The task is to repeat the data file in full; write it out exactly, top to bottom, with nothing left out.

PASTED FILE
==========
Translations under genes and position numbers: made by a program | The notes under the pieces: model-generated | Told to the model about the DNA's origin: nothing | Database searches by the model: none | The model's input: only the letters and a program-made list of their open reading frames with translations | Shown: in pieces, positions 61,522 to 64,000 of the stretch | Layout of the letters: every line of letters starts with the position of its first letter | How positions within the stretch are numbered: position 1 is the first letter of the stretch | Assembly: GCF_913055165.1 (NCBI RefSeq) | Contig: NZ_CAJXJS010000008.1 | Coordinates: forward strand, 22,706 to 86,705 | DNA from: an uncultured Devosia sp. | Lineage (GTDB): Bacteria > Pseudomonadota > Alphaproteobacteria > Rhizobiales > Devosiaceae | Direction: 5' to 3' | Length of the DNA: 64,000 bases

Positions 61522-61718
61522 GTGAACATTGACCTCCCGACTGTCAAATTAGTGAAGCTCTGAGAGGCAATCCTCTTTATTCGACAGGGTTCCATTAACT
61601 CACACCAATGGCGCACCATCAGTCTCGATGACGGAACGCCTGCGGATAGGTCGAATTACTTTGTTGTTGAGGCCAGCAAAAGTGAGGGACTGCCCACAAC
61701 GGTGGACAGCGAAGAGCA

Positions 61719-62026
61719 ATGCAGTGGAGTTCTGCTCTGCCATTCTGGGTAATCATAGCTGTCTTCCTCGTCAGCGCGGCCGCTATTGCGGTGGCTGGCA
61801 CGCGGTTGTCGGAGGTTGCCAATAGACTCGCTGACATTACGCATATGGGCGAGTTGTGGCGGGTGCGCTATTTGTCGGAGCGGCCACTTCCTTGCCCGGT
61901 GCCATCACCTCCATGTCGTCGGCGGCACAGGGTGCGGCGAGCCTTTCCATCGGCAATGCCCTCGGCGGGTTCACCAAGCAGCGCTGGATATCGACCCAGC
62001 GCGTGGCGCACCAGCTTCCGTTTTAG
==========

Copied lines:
Translations under genes and position numbers: made by a program | The notes under the pieces: model-generated | Told to the model about the DNA's origin: nothing | Database searches by the model: none | The model's input: only the letters and a program-made list of their open reading frames with translations | Shown: in pieces, positions 61,522 to 64,000 of the stretch | Layout of the letters: every line of letters starts with the position of its first letter | How positions within the stretch are numbered: position 1 is the first letter of the stretch | Assembly: GCF_913055165.1 (NCBI RefSeq) | Contig: NZ_CAJXJS010000008.1 | Coordinates: forward strand, 22,706 to 86,705 | DNA from: an uncultured Devosia sp. | Lineage (GTDB): Bacteria > Pseudomonadota > Alphaproteobacteria > Rhizobiales > Devosiaceae | Direction: 5' to 3' | Length of the DNA: 64,000 bases

Positions 61522-61718
61522 GTGAACATTGACCTCCCGACTGTCAAATTAGTGAAGCTCTGAGAGGCAATCCTCTTTATTCGACAGGGTTCCATTAACT
61601 CACACCAATGGCGCACCATCAGTCTCGATGACGGAACGCCTGCGGATAGGTCGAATTACTTTGTTGTTGAGGCCAGCAAAAGTGAGGGACTGCCCACAAC
61701 GGTGGACAGCGAAGAGCA

Positions 61719-62026
61719 ATGCAGTGGAGTTCTGCTCTGCCATTCTGGGTAATCATAGCTGTCTTCCTCGTCAGCGCGGCCGCTATTGCGGTGGCTGGCA
61801 CGCGGTTGTCGGAGGTTGCCAATAGACTCGCTGACATTACGCATATGGGCGAGTTGTGGCGGGTGCGCTATTTGTCGGAGCGGCCACTTCCTTGCCCGGT
61901 GCCATCACCTCCATGTCGTCGGCGGCACAGGGTGCGGCGAGCCTTTCCATCGGCAATGCCCTCGGCGGGTTCACCAAGCAGCGCTGGATATCGACCCAGC
62001 GCGTGGCGCACCAGCTTCCGTTTTAG